Over and again in the novel, the “real” gets displaced by the representation, like the rubber faces that can replace flesh ones on video calls. One of the centrepiece scenes of Infinite Jest features a geopolitical strategy game called Eschaton — a kind of Risk, but played by teenagers with balls and rackets to stand for missiles. The game comes violently undone when the players start hitting each other and the referee can’t work out how to distinguish between the territory and the map. As for the M*A*S*H-obsessive, “crucial distinctions had collapsed” between the fiction and the real.

And maybe this is connected to the novel’s weirdly well-informed interest in transsexuality. The gender ideology that makes front-page news now was a niche interest in the Nineties, confined mostly to academic papers and message boards for transitioners. Wallace’s inclusion of a young, effeminate, gay, “gender-dysphoric” character and a middle-aged, masculine, straight crossdresser suggests a hefty familiarity with the sexology literature long before any of this had crossed into the mainstream — it’s effectively a thumbnail sketch of the influential theory, developed by Ray Blanchard in the Eighties and Nineties, that male transsexuality divides into “two types”, the autogynephiliac and the homosexual.

But it also fits with the vision of an America where the signifiers that stand for “woman” hold more weight than the physical fact of femaleness. Gender as we experience it now — the idea of an “essence” or “true self” that renders the material body irrelevant — couldn’t have come to exist without the internet. Only when technology allowed people to present themselves as pure language, signifier unmoored from signified, did it become possible to believe that sex was malleable or unreal. Maybe transsexuality fascinated Wallace because he saw it as another way that humans confuse the symbol with the thing itself, the feminine with the female.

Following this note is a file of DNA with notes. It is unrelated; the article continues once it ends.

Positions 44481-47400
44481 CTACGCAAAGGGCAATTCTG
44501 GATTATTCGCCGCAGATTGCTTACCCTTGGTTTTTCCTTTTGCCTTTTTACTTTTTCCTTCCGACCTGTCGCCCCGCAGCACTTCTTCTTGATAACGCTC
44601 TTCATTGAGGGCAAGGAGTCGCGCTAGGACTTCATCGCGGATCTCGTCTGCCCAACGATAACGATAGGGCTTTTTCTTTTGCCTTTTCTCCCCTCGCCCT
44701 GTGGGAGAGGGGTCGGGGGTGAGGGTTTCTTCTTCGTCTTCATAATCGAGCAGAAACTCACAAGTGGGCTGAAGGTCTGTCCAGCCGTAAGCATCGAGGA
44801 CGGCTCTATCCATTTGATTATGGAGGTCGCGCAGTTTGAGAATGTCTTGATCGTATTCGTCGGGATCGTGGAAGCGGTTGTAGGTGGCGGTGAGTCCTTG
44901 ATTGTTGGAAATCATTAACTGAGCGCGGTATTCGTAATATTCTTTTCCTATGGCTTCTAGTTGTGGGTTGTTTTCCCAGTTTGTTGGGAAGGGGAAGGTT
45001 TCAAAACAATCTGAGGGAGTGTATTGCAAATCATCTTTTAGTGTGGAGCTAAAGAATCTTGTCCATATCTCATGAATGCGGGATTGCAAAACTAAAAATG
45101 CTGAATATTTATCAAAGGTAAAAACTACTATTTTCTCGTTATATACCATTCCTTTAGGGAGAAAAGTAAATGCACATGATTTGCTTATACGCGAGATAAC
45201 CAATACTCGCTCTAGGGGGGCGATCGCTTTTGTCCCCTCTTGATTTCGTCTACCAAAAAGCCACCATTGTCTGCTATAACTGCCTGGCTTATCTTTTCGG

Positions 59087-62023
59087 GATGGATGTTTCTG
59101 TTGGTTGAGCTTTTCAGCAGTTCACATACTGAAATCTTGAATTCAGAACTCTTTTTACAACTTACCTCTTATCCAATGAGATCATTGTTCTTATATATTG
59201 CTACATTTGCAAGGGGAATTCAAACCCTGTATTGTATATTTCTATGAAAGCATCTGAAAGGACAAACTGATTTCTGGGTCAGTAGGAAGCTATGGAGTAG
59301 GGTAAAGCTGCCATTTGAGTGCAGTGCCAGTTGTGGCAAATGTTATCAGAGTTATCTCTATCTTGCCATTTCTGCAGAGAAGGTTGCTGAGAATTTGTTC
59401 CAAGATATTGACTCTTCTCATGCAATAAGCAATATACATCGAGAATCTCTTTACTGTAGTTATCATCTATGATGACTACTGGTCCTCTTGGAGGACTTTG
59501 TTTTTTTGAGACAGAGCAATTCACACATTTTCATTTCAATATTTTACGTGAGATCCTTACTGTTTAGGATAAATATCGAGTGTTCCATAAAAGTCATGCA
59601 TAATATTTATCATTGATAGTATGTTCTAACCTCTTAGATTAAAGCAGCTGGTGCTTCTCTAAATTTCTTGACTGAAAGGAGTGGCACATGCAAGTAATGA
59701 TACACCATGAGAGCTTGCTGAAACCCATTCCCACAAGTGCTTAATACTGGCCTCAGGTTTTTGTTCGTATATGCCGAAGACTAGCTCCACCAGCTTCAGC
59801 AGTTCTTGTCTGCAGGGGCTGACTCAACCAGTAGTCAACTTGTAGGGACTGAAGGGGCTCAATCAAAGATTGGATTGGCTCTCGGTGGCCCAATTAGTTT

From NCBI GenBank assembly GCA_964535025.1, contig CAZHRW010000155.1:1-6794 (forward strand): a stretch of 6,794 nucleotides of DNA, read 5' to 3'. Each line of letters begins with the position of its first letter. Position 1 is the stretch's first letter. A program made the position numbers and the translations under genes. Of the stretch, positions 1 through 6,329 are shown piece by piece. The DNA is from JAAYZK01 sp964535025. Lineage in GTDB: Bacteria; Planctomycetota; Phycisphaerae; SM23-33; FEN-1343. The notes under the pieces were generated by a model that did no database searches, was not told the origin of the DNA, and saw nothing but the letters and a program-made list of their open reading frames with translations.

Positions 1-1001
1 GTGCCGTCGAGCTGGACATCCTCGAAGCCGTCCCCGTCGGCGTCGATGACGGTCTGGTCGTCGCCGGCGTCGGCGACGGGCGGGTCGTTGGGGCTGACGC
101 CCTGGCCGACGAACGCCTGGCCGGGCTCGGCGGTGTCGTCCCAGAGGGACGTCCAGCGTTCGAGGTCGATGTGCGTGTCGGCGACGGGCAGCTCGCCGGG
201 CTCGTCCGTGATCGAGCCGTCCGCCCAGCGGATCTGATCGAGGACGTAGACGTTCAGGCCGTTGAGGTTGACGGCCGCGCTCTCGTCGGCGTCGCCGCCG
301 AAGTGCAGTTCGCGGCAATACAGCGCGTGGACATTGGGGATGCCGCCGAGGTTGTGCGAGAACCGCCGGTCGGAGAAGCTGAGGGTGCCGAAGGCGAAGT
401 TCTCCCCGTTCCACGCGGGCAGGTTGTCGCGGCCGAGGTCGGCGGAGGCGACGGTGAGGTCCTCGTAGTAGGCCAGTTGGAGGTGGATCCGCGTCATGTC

This summer, I started rereading Infinite Jest, mostly out of curiosity. It is, still, a very annoying book. But there’s something I didn’t understand about it in 1996 that I do now I’m older than Wallace was when he wrote it. He saw American culture as an exhausted force, trapped smirking in a hall of mirrors. And he saw that getting worse as screens extended their influence.

One of Wallace’s influences, Thomas Pynchon, wrote stories about the technology that made America possible: geographical surveys (Mason Dixon), the postal service (The Crying of Lot 49). Infinite Jest is about the technology that could undo a state: a kind of entertainment so compelling that it turns consumers utterly away from reality. It asks whether the real, or something like it, might be worth recovering. 

It is, still, a difficult book — and difficult in new ways. The wheedling presence of my phone is competition that Infinite Jest never had to contend with the first time around. The disturbing fact of Wallace’s own bad acts, too, was not available to me in the Nineties, and even if it had been it probably wouldn’t have struck me as a problem for the novel. But the difficulty is, and always has been, the point. Of course Infinite Jest could be shorter, lighter, less infuriating. But if it’s heavy, it’s because it’s weighing you back down in the physical world.